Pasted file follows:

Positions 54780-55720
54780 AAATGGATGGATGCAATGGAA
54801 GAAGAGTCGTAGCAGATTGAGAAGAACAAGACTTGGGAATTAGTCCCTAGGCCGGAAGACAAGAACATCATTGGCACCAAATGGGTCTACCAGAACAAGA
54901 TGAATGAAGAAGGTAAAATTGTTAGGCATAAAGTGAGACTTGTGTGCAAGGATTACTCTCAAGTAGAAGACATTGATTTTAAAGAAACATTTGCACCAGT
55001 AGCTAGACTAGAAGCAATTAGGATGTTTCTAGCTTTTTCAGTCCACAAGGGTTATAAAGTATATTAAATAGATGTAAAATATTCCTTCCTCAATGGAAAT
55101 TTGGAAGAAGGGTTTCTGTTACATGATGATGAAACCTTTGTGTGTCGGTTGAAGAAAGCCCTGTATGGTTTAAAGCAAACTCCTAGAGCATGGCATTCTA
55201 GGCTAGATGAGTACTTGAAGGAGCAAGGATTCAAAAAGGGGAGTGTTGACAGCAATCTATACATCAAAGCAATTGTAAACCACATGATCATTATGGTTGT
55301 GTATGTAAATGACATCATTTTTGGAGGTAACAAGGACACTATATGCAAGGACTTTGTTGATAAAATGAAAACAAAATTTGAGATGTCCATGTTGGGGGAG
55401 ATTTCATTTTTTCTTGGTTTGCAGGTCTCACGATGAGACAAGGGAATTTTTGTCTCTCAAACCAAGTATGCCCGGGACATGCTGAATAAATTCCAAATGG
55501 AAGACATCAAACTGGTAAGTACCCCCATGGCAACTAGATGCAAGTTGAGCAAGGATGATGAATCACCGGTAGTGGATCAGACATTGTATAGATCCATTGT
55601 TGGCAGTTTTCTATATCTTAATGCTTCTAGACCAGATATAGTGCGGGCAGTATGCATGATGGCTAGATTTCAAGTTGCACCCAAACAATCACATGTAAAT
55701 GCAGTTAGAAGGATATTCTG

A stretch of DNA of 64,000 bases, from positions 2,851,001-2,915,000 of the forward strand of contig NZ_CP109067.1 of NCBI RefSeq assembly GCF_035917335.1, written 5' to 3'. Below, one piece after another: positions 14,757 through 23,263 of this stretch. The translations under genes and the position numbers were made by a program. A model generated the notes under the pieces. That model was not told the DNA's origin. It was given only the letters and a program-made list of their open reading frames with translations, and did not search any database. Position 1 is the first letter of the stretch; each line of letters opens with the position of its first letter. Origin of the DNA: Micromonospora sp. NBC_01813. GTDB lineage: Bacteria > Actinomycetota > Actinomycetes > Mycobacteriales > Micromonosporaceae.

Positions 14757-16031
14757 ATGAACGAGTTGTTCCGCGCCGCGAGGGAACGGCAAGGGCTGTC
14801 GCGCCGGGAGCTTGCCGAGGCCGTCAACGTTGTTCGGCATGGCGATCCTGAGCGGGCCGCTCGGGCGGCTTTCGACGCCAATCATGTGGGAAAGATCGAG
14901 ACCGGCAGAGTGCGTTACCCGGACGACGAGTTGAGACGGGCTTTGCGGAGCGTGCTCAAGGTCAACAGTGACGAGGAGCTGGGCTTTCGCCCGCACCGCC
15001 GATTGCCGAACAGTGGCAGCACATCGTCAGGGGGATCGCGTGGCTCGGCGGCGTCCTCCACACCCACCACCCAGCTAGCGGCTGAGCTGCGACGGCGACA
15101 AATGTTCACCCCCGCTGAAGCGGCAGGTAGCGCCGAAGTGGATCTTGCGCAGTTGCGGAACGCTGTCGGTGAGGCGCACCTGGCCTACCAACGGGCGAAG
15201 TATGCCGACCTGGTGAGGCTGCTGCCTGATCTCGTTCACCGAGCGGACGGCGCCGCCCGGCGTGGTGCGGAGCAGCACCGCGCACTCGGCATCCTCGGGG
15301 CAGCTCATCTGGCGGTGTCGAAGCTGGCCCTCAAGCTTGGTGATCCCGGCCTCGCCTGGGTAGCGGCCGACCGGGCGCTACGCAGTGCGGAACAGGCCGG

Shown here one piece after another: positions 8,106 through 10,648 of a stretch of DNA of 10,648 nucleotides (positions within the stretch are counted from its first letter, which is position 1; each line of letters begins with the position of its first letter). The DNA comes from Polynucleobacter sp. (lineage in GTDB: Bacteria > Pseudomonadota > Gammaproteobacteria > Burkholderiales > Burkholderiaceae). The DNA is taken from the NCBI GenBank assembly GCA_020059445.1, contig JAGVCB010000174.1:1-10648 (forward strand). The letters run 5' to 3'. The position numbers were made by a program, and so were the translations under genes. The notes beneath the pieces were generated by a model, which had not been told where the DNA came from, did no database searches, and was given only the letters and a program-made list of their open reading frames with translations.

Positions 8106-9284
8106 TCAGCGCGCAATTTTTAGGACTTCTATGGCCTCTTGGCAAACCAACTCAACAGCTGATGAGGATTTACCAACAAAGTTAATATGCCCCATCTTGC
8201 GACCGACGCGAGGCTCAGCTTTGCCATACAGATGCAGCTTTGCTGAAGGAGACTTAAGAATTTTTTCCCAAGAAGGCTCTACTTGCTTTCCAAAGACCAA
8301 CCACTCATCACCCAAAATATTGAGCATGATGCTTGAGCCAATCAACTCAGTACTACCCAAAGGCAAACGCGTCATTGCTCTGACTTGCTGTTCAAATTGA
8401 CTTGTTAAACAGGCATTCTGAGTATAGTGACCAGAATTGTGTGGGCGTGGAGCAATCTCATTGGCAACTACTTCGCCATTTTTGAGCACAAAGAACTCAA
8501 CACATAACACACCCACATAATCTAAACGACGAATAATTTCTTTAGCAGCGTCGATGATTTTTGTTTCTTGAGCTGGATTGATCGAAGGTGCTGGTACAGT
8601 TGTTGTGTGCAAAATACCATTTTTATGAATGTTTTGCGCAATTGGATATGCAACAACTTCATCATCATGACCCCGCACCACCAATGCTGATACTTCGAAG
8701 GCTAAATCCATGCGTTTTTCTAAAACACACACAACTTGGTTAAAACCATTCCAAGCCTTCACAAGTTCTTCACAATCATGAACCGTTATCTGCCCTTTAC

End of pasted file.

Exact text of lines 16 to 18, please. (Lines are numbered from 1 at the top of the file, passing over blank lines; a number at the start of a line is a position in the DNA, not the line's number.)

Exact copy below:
14801 GCGCCGGGAGCTTGCCGAGGCCGTCAACGTTGTTCGGCATGGCGATCCTGAGCGGGCCGCTCGGGCGGCTTTCGACGCCAATCATGTGGGAAAGATCGAG
14901 ACCGGCAGAGTGCGTTACCCGGACGACGAGTTGAGACGGGCTTTGCGGAGCGTGCTCAAGGTCAACAGTGACGAGGAGCTGGGCTTTCGCCCGCACCGCC
15001 GATTGCCGAACAGTGGCAGCACATCGTCAGGGGGATCGCGTGGCTCGGCGGCGTCCTCCACACCCACCACCCAGCTAGCGGCTGAGCTGCGACGGCGACA